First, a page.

The costs of laundering such huge amounts of money are massive. Money laundering is surprisingly complicated in this day and age. If you have $20 million of dirty money and want to put it in your bank account, then prepare to be asked questions. So the criminals pay people to clean up the money and make it appear legitimate. This is a very expensive and complicated business. So if you did it with football players buying a player for $10 million (with dirty money) and selling them for only $5 million – to a European team for example - would be considered a good return.

However I personally would seriously doubt large scale money laundering is behind the MSI move, but it is possible some seriously wealthy people are trying to move the location of their assets. This is believed to be one of Abramovich’s reasons for buying Chelsea, to move his finances out of reach of Russia and all its problems.

In January, the Brazilian government told Joorbachian that he didn’t actually have the necessary paper work to do business in Brazil. MSI quickly reacted by putting Corinthians vice president Paulo Angioni on their board giving him the title ‘Director of MSI Brazil’.

Given the allegations flying around, Brazil’s anti–organised crime task force summoned a confused Angioni to answer the allegations and to prove once and for all where the money was coming from. In a bizarre 4 hour testimony Angioni disclosed little in the way of information. “He didn’t help in any way, shape or form” said District Attorney Jose Carneiro. “He displayed a complete ignorance of both his precise role in the company and the workings of an investments fund”. “There are certain indications of money-laundering, but also a lot is still to be investigated…I can’t give a deadline for closing this case”.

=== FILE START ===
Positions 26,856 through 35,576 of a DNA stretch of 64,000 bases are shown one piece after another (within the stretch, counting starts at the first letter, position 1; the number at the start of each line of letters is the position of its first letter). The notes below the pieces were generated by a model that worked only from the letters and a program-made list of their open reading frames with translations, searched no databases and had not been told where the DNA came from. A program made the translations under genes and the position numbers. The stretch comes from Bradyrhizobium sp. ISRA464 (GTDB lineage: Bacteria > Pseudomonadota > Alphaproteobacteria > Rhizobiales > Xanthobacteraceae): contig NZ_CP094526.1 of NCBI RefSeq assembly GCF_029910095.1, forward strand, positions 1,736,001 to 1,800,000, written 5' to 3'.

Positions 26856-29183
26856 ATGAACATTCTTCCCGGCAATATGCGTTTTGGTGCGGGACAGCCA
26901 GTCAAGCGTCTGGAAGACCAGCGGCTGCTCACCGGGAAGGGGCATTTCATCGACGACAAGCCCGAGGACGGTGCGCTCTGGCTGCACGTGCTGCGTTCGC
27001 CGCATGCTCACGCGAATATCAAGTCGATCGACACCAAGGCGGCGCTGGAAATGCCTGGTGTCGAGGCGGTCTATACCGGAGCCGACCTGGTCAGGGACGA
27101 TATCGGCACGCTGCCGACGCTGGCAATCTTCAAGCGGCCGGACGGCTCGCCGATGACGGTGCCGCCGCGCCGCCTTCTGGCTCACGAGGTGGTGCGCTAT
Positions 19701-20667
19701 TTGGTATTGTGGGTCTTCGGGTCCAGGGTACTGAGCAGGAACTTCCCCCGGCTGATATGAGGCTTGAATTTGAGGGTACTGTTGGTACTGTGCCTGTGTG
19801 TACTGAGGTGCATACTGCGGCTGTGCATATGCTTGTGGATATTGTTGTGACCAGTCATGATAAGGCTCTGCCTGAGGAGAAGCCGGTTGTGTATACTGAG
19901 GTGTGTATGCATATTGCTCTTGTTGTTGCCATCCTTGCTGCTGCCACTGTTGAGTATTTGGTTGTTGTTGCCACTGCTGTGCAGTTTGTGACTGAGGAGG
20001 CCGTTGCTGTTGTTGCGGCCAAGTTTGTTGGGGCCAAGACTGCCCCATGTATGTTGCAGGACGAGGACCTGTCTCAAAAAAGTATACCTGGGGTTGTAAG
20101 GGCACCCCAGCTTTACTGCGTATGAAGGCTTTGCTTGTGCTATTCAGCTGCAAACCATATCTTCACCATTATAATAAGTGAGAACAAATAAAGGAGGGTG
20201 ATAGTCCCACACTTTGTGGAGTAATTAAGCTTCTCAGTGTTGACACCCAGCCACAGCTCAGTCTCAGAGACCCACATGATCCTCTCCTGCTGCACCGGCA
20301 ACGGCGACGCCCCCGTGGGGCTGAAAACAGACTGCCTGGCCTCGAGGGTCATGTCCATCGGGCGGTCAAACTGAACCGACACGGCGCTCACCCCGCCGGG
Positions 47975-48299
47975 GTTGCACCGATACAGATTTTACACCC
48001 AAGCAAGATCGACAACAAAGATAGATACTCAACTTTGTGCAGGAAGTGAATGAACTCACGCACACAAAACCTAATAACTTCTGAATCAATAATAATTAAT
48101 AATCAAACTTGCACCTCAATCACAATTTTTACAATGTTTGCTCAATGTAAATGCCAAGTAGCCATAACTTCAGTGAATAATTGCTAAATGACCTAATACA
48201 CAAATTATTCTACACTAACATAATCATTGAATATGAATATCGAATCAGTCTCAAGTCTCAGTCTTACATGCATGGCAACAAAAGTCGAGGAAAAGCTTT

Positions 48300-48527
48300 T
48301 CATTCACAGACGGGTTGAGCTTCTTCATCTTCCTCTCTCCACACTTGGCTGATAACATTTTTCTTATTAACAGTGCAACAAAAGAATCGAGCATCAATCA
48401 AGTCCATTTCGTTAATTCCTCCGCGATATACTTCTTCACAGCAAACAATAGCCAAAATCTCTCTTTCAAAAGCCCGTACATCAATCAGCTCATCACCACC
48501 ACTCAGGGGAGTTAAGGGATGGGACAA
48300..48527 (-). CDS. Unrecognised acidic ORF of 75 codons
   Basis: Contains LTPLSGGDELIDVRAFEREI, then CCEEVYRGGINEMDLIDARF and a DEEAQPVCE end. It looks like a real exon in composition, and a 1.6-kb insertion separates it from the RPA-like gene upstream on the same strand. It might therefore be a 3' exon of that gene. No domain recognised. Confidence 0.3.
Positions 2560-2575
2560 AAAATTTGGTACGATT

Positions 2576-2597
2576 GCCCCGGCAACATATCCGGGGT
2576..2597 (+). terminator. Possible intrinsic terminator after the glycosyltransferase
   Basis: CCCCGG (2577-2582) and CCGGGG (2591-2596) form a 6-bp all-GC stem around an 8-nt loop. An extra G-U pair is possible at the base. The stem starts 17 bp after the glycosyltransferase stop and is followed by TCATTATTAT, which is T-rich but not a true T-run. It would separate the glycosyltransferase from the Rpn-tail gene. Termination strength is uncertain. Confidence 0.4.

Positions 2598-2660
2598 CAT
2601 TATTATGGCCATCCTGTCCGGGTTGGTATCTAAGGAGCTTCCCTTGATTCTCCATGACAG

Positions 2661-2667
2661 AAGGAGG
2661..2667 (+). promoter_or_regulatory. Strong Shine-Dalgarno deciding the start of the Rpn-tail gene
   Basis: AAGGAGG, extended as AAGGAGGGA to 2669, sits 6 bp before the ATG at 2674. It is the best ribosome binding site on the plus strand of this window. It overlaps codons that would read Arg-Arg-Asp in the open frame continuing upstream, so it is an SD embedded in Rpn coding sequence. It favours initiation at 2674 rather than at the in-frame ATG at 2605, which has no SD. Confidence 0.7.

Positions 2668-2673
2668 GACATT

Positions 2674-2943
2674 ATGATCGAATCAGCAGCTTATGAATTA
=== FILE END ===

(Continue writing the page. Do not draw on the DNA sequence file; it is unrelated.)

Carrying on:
Carneiro therefore appeared to confirm the rumours on Brazilian television and in the broadsheets that he is a front man for Kia Joorabchian with no real control of MSI. Indeed the District Attorney questioned if he (Angioni) even knew where the money is coming from.

Now this whole story may sound a little familiar to our English readers. Chelsea was involved in a very similar ownership situation in the pre-Roman Abramovich era. The then chairman Ken Bates was a ‘front man’ for an unknown group of (Middle-Eastern?) business men who didn’t want their names revealed.

So where does all this leave Corinthians? Well, their future is in the balance. As I write this article Corinthian's have announced Daniel Passarella as Coach - His salary, $100,000 a month. Any one investing such large sums of money will eventually expect a return on it. Failure will simply not be an option. We don’t really know just how big MSI’s financial might really is, should the team not perform this year can we expect another round of big spending? Will MSI pull out and take their players with them to Europe? Who is really driving the club? Why aren’t they buying any Brazilian players based in Brazil? One thing is for certain this year the Brazilian National championship just got a whole lot more interesting.